An estrogen-energized companion piece to Michael Bay’s The Island, Karyn Kusama’s Aeon Flux (based on the obscure mid-‘90s MTV cartoon) assumes an anti-establishment sci-fi façade in order to promote alarmist slippery-slope anti-science attitudes. In 2415, with the Earth’s surface having been overrun by vegetation and 99% of its population decimated by a super-virus, humanity’s survivors lead blissfully ignorant lives in a walled-off city called Bregna that’s ruled by Trevor Goodchild (Marton Csokas), descendent of those who discovered the virus’s cure. In response to citizens periodically disappearing without a trace, a band of militant rebels (led by Frances McDormand, sporting a tangle of orange hair) dedicate themselves to overthrowing a government they believe is up to no good, but their plans to execute Trevor are sabotaged when their top operative Aeon Flux (Charlize Theron), a sexy, slender, Amazonian hybrid of The Matrix‘s Neo and a ninja, fails to follow through on her assassination assignment. Decked out in black form-fitting, cleavage-revealing futuristic outfits and prone to standing with her legs spread provocatively apart, Theron’s Aeon is a gun-wielding babe in the mold of Kate Beckinsale’s Underworld ass-kicker, and, predictably, Kusama’s camera spends most of its time drooling lasciviously over her fine figure.
From its biomechanical flora imagery to its new-wave Japanese art design, Aeon Flux strives to be a live-action animé, an impression further confirmed by its narrative’s underlying distrust of technological progress as dehumanizing. After refusing to kill Trevor, Aeon—spoiler alert!—learns that everyone in Bregna is a multi-generation clone. Worse, despite Trevor having successfully spawned natural pregnancies, his evil brother Oren (Jonny Lee Miller) wants to maintain the cloning status quo in a diabolical effort to achieve eternal life. With Aeon’s flight over the hellishly sterile city walls into the surrounding Eden-ish jungle portrayed as a “leap of faith” designed to bring about a society where everyone lives “only once, but with hope,” the film reveals itself to be a not-so-subtle screed against stem cell research. That hope is derived from belief rather than knowledge is part and parcel of Aeon Flux‘s conservative outlook, in which genetics is the province of monsters (or misguided fools) intent on transforming mankind into inhuman cyborg “ghosts.” And yet in a truly shocking twist, such an anti-science stance isn’t even the most distasteful facet of Kusama’s lame-brained action-adventure. That honor goes to the sight of an African-American warrior (Sophie Okonedo) with hands for feet, a distasteful vision of the archaic blacks-as-monkeys stereotype that truly takes the repugnant cake.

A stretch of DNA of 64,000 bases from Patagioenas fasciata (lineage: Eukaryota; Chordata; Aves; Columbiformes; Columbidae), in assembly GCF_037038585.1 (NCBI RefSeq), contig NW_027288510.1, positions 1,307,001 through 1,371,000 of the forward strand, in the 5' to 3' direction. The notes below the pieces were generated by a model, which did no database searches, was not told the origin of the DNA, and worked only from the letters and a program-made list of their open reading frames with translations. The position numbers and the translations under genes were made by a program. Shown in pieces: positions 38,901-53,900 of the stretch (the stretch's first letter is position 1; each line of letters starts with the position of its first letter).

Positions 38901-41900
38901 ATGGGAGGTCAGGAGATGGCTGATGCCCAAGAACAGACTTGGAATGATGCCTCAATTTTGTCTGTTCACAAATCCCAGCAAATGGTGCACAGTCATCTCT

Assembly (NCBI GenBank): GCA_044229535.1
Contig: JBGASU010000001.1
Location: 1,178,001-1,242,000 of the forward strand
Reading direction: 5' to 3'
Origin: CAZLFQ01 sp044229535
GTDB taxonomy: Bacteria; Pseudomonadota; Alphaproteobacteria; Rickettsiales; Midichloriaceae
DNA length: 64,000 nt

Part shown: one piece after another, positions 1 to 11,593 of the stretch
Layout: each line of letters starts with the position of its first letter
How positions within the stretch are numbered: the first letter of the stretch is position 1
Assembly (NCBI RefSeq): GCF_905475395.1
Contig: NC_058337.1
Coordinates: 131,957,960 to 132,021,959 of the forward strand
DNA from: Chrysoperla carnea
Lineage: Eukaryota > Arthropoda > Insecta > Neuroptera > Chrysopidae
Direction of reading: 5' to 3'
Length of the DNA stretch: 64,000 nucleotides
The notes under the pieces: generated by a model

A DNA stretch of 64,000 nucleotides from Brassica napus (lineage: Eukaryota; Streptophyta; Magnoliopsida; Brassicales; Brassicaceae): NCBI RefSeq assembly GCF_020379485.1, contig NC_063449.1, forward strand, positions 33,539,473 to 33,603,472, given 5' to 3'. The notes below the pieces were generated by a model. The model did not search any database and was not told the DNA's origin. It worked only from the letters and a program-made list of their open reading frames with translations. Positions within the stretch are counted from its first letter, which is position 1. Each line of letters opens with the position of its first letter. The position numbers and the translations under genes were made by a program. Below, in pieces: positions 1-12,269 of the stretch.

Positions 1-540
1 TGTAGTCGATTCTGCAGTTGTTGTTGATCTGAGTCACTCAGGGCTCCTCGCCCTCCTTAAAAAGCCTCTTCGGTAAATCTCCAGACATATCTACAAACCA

Aeon Flux's image cannot be good for the eyes. The print is clean and the colors are succulent, but there's all sorts of ugliness and rattling around the edges of people, places, and things. If there's a diagnosis here it's that the film is pumped with so much CGI, no DVD production house probably knew how to calibrate the thing. Where to begin? How about nine minutes and 10 seconds into the film: Pause the image and advance slowly and behold as the droplet of goo that falls from the ceiling leaves behind an awful digital streak. Nearly unwatchable if you ask me. The upside? Sound is outstanding!
Not one but two completely unnecessary commentary tracks: one by a dead-serious Charlize Theron and producer Gale Anne Huro, who spend much of the track reminding us of the film's MTV roots and its real-world resonance, the other by writers Phil Hay and Matt Manfredi, who are more personable but equally delusional about the film's quality. Rounding out the disc is the film's theatrical trailer, a bunch of previews, and five thorough featurettes that focus, among other things, on the
It fluxes all right-from bad to the total pits.